When I Heard The Learnd Astronomer
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“When I heard the Learnd Astronomer,” by Walt Whitman is a very famous poem. The poem can be interpreted in a number of different ways, depending on the person who is reading it. Following in this essay are two interpretations of what I think the poem is actually about, and then my reasons and ideas to back up it up.
The poem begins with a man telling the reader about his experiences in which he was being informed about the science and facts of Astronomy. He tells of how he was sitting in a lecture, which was being taught by the “Learnd Astronomer.” While this man was sitting in this lecture, where he was being shown charts and diagrams, which he is expected to add, divide and measure in order to understand, he immediately begins to feel ill. He then continues to explain that the moment he stood up and left the lecture-room and went outside by himself, he felt better. He says, “How soon unaccountable I became tired and sick, Till rising and gliding out I wanderd off by myself, In the mystical moist night air, and from time to time, Lookd up in perfect silence at the stars.”
One way to look at this poem is that the man who is sitting in the lecture and listening to the Astronomer is not very educated. Perhaps as he sits there, listening to the astronomer and does not know exactly what the astronomer is teaching him. The poem says that as the astronomer lectured with much applause, meaning that as the astronomer taught, the people listening were intrigued and grateful that they were able to learn from such a “Learnd Astronomer.” The man listening may be unable to understand all of the charts and diagrams that everyone else in the lecture is looking at. This situation of neophyte ness makes the man feel irritated, tired and sick as he sits there, lost in confusion. Then the man gets up by himself, and goes outside, into the “mystical moist night air.” Once he is outside he finds himself in peace. He is by himself, with no one to tell him the logistics of the night sky or the scientific reasoning behind what is happening. At this point, the man from time to time looks up at the sky, and rather than thinking how many molecules are in an atom, or how many light years a star is away from Earth, he simply looks at the mysterious sky and stars and is content to marvel at their beauty. This gives the impression that once the man is away from the rest of the people, he is able to unwind and be himself. When he is in the lecture, he is being given a number of problems and solutions to remember, and he cannot keep up. He gets frustrated and ill feeling because his intellect and cerebral ability is not on the level of the learnd astronomer. It is possible that he is a man of little education, and while other people may be enthralled with the science behind the universe, he is content to just marvel at its unexplainable beauty.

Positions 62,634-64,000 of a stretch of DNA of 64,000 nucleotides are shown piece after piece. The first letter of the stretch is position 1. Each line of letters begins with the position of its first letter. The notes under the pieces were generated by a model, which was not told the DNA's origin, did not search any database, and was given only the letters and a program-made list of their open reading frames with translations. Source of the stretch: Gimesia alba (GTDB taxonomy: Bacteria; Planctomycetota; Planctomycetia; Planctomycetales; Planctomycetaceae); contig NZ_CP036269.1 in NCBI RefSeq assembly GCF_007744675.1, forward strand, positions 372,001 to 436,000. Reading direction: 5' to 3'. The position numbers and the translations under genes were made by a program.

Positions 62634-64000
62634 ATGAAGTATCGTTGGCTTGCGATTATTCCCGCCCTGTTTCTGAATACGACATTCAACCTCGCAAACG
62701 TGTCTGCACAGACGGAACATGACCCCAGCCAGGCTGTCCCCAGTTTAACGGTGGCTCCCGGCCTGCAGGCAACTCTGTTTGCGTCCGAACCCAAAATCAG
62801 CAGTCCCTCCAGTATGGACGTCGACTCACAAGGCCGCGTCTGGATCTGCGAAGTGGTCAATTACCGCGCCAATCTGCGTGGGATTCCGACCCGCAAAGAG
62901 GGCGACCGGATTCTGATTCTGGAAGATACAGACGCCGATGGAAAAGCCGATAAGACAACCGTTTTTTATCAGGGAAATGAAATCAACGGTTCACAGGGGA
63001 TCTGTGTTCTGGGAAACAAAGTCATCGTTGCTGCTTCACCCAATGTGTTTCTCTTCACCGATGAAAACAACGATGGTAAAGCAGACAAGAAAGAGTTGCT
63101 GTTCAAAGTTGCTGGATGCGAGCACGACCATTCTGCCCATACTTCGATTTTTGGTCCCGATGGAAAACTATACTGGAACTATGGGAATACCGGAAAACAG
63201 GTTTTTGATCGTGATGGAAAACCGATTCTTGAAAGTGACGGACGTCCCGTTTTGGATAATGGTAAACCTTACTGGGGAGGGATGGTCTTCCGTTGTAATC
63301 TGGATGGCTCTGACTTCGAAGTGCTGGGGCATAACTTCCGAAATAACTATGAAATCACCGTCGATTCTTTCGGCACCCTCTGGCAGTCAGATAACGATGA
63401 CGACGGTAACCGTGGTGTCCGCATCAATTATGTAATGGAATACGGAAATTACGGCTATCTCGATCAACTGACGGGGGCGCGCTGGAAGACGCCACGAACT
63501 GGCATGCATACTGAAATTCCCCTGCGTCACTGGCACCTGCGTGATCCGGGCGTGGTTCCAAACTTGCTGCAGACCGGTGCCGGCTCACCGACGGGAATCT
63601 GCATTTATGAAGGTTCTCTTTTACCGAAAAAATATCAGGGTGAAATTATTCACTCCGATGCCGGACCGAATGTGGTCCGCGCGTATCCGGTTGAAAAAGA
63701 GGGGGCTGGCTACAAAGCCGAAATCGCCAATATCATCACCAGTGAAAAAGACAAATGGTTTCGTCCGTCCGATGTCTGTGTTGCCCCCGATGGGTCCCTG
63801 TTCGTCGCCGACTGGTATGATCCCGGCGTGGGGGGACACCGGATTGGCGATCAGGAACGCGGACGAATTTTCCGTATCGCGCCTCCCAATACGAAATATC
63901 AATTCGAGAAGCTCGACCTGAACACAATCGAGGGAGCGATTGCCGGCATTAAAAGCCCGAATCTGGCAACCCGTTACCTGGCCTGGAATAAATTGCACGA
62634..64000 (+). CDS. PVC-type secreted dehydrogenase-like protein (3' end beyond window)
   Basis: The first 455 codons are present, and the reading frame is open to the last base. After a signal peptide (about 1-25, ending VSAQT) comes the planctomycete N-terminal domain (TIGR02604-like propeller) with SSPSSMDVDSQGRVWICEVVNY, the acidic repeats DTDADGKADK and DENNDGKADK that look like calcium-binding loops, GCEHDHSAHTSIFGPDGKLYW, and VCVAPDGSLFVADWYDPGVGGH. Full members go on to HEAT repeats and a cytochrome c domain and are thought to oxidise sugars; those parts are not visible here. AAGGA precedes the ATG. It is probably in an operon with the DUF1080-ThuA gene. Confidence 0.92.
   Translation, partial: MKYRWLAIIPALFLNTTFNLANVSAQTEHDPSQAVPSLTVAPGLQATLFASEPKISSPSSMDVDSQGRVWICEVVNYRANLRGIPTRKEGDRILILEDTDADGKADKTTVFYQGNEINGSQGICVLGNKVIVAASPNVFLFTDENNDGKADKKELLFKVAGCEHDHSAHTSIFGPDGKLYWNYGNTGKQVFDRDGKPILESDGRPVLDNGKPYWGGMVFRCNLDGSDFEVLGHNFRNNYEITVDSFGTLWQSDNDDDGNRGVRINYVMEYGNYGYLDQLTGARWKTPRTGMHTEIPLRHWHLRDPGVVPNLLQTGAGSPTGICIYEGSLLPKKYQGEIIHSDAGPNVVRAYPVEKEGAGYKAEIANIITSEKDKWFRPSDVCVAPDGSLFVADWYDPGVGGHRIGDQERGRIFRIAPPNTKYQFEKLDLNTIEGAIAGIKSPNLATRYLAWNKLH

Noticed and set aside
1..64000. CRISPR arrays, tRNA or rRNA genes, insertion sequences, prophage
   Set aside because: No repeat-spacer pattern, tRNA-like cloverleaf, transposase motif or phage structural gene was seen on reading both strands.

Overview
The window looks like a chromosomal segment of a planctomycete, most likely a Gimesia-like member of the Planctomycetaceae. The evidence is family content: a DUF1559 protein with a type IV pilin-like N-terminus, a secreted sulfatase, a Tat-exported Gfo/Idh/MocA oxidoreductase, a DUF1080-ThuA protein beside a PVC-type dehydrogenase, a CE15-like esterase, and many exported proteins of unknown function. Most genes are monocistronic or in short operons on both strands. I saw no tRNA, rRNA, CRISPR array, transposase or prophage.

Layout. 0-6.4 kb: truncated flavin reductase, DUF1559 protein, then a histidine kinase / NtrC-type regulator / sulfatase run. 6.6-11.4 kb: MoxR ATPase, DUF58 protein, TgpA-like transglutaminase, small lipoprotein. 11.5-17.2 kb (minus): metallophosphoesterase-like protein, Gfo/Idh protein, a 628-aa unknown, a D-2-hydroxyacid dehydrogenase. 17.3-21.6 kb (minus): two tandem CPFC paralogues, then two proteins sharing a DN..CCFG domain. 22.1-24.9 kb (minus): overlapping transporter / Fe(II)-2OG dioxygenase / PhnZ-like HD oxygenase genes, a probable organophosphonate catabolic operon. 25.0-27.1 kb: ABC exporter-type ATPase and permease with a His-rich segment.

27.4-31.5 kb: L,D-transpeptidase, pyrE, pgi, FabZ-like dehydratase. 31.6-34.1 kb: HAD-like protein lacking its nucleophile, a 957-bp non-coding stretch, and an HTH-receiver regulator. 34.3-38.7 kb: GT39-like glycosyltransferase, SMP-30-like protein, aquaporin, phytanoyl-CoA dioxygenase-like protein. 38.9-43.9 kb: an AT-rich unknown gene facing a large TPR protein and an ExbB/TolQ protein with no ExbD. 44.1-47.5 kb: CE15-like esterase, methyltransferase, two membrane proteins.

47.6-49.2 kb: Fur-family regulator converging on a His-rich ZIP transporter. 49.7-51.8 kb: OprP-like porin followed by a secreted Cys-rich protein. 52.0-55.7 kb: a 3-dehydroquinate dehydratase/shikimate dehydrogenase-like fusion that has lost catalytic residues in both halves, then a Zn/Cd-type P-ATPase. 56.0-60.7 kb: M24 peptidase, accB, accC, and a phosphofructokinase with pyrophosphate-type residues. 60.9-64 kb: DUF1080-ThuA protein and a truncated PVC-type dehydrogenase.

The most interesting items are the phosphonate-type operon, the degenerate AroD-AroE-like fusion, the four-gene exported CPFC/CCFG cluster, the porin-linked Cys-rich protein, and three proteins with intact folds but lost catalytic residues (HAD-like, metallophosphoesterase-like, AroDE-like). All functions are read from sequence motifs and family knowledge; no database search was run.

Another way to look at this poem is look at it with an Emersonian perspective. I the poem can not only be taken literally, but also metaphorically. The poem is about a man who is sitting in an Astronomy class, which is being taught by the so-called, “Learnd Astronomer.” But rather than looking at the story as an actual encounter, it can be looked at as a metaphor. The man in the poem tells the reader how he is sitting in the lecture, being taught astronomy from this “Learnd Astronomer.” The man gets tired and ill feeling after being in the class too long. I feel that this is not really a story about a man in an astronomy lecture, but rather a teaching to the readers about